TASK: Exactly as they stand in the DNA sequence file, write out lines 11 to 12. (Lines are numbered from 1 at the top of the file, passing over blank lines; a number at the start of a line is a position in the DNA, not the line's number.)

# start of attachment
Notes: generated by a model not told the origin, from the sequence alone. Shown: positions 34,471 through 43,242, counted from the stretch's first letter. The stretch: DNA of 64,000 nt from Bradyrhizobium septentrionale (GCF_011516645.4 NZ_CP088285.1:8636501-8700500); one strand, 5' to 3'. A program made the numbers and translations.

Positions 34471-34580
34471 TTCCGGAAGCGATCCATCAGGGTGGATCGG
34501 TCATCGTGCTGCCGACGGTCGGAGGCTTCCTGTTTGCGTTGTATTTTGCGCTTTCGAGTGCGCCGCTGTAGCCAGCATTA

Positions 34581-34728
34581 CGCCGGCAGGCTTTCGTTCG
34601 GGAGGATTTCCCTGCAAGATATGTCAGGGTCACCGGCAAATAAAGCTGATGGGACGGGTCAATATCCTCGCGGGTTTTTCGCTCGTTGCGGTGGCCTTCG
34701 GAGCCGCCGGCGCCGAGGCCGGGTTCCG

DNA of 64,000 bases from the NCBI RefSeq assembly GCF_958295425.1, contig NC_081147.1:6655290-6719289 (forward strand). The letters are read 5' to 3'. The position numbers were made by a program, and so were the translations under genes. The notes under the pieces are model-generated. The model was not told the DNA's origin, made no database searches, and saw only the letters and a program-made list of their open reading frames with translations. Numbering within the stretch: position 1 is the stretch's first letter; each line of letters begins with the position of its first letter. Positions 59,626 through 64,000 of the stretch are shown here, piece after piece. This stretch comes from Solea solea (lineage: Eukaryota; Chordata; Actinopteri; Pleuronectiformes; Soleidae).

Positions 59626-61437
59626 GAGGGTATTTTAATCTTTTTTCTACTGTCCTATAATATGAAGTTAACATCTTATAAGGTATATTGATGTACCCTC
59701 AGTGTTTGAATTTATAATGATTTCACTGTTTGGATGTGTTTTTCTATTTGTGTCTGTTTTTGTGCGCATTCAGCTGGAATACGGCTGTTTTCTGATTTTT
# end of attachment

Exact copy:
59626 GAGGGTATTTTAATCTTTTTTCTACTGTCCTATAATATGAAGTTAACATCTTATAAGGTATATTGATGTACCCTC
59701 AGTGTTTGAATTTATAATGATTTCACTGTTTGGATGTGTTTTTCTATTTGTGTCTGTTTTTGTGCGCATTCAGCTGGAATACGGCTGTTTTCTGATTTTT